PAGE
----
UHP Academy - Public Understanding and Misunderstanding of Medical Science
This is a seminar offered through the University Honors Program Academy.
Course: UHPA 004
Credit: 1 UHPA credit
Days: Wednesday (first class Aug 21, last class Oct 2)
Instructors: Jamie Yannayon and Anna Komsa
President Woodrow Wilson once said, “The Constitution was not made to fit us like a straightjacket. In its elasticity, This course focuses on how the public understands and misunderstands medical science as related to the health care sector. We will engage in discussions about science communicators, media and communication pathways,
public perception of science, and the implications of how the public understands of science in social, political, and other general contexts.
Collaborative learning and discussion will be the basis for this course. Course participants are expected to share their own experiences, ideas, connections, and questions in every class. We will analyze science communications and explore the relationship between the public and science through interactive and creative assignments. Projects and assignments will be open-ended and subject to each student?s interests within the scope of the course. Outside of the classroom, course participants will be expected to complete weekly relevant readings, short weekly assignments, and at least one project that spans multiple weeks. The goal of these assignments is to discover and investigate science communication pathways that can feed classroom discussions.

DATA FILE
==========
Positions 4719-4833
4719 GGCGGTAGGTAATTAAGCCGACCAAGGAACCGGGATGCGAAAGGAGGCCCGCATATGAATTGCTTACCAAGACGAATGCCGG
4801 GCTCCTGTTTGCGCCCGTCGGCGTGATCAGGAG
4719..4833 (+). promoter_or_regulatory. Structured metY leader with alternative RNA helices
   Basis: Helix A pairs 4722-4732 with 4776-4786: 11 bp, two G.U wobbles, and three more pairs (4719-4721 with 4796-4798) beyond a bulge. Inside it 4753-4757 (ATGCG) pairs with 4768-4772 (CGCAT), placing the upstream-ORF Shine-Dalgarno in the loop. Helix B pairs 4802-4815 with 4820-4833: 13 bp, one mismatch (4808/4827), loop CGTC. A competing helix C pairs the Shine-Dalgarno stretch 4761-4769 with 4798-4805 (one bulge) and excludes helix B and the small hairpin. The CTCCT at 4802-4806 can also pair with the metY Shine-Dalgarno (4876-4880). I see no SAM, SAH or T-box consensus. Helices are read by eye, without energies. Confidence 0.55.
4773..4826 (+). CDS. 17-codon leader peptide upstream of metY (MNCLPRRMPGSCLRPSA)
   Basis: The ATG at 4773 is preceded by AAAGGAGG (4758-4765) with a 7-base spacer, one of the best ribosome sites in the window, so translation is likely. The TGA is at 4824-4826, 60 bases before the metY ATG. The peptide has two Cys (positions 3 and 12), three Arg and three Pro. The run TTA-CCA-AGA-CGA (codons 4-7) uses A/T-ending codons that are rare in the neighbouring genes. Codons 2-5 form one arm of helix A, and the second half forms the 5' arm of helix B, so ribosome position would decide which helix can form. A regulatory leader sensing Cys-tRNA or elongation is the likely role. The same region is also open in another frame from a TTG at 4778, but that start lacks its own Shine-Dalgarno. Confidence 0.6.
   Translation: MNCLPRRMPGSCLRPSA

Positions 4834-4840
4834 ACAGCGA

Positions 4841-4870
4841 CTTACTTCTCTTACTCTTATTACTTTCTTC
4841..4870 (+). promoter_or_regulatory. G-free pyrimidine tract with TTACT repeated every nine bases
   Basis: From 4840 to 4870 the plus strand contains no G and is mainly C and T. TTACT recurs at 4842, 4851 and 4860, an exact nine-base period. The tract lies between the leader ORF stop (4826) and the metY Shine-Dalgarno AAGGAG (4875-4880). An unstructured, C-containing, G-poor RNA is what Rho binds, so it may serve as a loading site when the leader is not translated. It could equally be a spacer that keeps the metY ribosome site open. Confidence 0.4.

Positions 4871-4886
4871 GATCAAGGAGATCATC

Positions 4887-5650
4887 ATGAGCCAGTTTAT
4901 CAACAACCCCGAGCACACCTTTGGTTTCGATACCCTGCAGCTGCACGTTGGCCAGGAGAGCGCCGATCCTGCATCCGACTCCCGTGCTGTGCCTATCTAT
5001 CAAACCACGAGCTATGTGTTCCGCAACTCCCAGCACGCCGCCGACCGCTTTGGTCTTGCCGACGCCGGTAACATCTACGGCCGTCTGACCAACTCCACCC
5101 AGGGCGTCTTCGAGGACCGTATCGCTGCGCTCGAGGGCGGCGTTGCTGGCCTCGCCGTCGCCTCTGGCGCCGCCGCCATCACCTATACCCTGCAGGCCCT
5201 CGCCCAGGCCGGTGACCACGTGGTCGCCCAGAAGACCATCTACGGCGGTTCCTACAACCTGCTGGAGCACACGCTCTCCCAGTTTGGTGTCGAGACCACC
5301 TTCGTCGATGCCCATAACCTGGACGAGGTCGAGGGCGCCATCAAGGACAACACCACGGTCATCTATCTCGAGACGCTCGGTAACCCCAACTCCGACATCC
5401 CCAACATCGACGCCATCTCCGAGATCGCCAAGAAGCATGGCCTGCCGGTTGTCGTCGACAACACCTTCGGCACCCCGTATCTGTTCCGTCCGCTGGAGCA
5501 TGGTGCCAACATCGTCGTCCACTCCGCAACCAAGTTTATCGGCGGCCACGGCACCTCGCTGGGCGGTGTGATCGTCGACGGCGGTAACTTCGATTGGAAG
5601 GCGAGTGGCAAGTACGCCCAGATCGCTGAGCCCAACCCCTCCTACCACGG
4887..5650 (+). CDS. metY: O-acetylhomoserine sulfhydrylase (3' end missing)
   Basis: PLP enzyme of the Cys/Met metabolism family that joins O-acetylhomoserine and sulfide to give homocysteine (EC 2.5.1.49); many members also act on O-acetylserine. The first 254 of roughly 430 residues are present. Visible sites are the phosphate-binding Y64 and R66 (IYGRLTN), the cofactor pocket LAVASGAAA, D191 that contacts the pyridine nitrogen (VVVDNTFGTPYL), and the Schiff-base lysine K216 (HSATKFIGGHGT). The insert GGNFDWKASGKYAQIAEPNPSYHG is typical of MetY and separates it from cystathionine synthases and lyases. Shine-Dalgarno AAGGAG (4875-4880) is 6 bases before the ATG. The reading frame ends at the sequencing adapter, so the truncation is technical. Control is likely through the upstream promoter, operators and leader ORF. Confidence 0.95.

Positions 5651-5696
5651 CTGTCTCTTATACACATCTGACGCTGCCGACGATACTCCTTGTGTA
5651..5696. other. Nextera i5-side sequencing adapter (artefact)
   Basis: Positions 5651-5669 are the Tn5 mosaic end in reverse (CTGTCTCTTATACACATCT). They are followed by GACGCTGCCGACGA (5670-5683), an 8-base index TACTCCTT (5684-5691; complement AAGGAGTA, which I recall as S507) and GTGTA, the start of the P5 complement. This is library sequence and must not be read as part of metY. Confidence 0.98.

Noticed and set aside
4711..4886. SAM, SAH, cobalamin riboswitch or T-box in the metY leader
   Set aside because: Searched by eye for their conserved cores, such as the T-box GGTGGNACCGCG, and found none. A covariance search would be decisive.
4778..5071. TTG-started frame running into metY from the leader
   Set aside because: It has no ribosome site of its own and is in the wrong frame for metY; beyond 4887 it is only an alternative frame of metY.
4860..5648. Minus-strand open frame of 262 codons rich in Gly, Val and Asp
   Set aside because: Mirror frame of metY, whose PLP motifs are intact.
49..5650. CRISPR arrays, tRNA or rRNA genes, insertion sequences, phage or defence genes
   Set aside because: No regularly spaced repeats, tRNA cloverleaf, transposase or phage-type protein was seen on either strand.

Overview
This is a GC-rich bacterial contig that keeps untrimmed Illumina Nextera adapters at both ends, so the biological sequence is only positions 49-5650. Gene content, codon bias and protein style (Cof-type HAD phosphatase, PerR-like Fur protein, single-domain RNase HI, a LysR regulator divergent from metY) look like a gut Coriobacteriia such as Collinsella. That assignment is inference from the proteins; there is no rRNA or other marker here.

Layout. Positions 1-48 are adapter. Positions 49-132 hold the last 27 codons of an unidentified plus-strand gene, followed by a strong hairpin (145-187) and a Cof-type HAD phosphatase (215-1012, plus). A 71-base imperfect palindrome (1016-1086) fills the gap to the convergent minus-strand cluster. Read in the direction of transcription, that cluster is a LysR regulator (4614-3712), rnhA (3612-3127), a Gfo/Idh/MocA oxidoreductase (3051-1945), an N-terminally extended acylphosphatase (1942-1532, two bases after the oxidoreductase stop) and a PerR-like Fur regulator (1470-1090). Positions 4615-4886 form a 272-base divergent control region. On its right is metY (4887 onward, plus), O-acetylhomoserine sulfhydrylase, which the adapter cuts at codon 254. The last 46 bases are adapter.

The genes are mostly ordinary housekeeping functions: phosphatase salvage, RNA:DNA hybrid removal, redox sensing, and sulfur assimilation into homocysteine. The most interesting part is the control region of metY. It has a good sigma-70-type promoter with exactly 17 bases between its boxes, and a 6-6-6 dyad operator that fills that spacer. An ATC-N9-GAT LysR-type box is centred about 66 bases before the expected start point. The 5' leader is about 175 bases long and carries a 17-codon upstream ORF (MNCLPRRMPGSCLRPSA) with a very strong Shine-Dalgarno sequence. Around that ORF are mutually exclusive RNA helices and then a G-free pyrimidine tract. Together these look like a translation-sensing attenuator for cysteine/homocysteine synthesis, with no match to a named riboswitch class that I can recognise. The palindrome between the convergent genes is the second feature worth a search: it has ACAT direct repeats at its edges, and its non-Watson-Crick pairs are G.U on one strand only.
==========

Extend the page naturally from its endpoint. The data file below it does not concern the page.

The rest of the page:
The central focus of the course is how the public receives, perceives, and understands medical science via mass media and communication pathways. We will first identify and examine these communications. Then we will evaluate how experts and science communicators approach creating those large scale communications. Finally, the course will analyze how science communication and public understanding of science influences politics, economics, and other major components of modern-day society.
Topics in this course include but are not limited to biomedical research and technology, public health, health care administration and policy, health care economics, epidemiology, pharmaceuticals, as well as applied life and natural sciences. This course will not specifically cover the history of science or medicine, science and medical education, or high-level academic research publications.
The ultimate goal of this course is to inspire students to pursue effective communication opportunities as experts in their respective fields
For more information, contact Aaron Stoller.
There are no pre-requisites for this workshop.
No events are scheduled at this time.